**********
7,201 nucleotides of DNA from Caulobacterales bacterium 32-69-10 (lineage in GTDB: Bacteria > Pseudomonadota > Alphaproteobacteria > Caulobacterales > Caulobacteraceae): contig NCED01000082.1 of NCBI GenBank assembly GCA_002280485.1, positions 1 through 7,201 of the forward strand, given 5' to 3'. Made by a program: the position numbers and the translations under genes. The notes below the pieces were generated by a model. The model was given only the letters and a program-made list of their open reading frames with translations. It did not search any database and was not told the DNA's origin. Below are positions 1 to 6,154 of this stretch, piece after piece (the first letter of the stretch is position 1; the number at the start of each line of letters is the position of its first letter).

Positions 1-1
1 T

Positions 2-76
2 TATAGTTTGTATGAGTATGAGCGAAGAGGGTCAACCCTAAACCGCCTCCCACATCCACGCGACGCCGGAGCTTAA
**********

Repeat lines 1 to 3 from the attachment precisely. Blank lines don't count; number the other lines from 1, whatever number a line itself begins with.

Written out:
7,201 nucleotides of DNA from Caulobacterales bacterium 32-69-10 (lineage in GTDB: Bacteria > Pseudomonadota > Alphaproteobacteria > Caulobacterales > Caulobacteraceae): contig NCED01000082.1 of NCBI GenBank assembly GCA_002280485.1, positions 1 through 7,201 of the forward strand, given 5' to 3'. Made by a program: the position numbers and the translations under genes. The notes below the pieces were generated by a model. The model was given only the letters and a program-made list of their open reading frames with translations. It did not search any database and was not told the DNA's origin. Below are positions 1 to 6,154 of this stretch, piece after piece (the first letter of the stretch is position 1; the number at the start of each line of letters is the position of its first letter).

Positions 1-1
1 T